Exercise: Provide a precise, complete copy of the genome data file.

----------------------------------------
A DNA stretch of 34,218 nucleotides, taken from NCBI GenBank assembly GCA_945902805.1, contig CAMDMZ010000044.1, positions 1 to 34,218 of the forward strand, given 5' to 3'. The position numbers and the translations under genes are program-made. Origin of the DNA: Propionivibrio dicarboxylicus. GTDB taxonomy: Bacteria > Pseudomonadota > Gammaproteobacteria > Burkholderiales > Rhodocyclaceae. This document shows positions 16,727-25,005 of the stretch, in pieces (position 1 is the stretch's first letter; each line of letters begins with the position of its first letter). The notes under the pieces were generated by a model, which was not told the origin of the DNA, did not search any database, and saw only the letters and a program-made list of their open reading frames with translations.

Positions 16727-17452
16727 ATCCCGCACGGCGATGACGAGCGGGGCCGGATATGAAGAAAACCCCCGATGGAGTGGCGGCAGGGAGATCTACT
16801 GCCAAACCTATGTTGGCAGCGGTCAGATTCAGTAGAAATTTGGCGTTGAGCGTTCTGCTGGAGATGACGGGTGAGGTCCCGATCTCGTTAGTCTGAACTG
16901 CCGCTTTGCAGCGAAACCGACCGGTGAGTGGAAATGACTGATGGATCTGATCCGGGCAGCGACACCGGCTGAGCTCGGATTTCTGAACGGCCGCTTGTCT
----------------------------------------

A DNA stretch of 34,218 nucleotides, taken from NCBI GenBank assembly GCA_945902805.1, contig CAMDMZ010000044.1, positions 1 to 34,218 of the forward strand, given 5' to 3'. The position numbers and the translations under genes are program-made. Origin of the DNA: Propionivibrio dicarboxylicus. GTDB taxonomy: Bacteria > Pseudomonadota > Gammaproteobacteria > Burkholderiales > Rhodocyclaceae. This document shows positions 16,727-25,005 of the stretch, in pieces (position 1 is the stretch's first letter; each line of letters begins with the position of its first letter). The notes under the pieces were generated by a model, which was not told the origin of the DNA, did not search any database, and saw only the letters and a program-made list of their open reading frames with translations.

Positions 16727-17452
16727 ATCCCGCACGGCGATGACGAGCGGGGCCGGATATGAAGAAAACCCCCGATGGAGTGGCGGCAGGGAGATCTACT
16801 GCCAAACCTATGTTGGCAGCGGTCAGATTCAGTAGAAATTTGGCGTTGAGCGTTCTGCTGGAGATGACGGGTGAGGTCCCGATCTCGTTAGTCTGAACTG
16901 CCGCTTTGCAGCGAAACCGACCGGTGAGTGGAAATGACTGATGGATCTGATCCGGGCAGCGACACCGGCTGAGCTCGGATTTCTGAACGGCCGCTTGTCT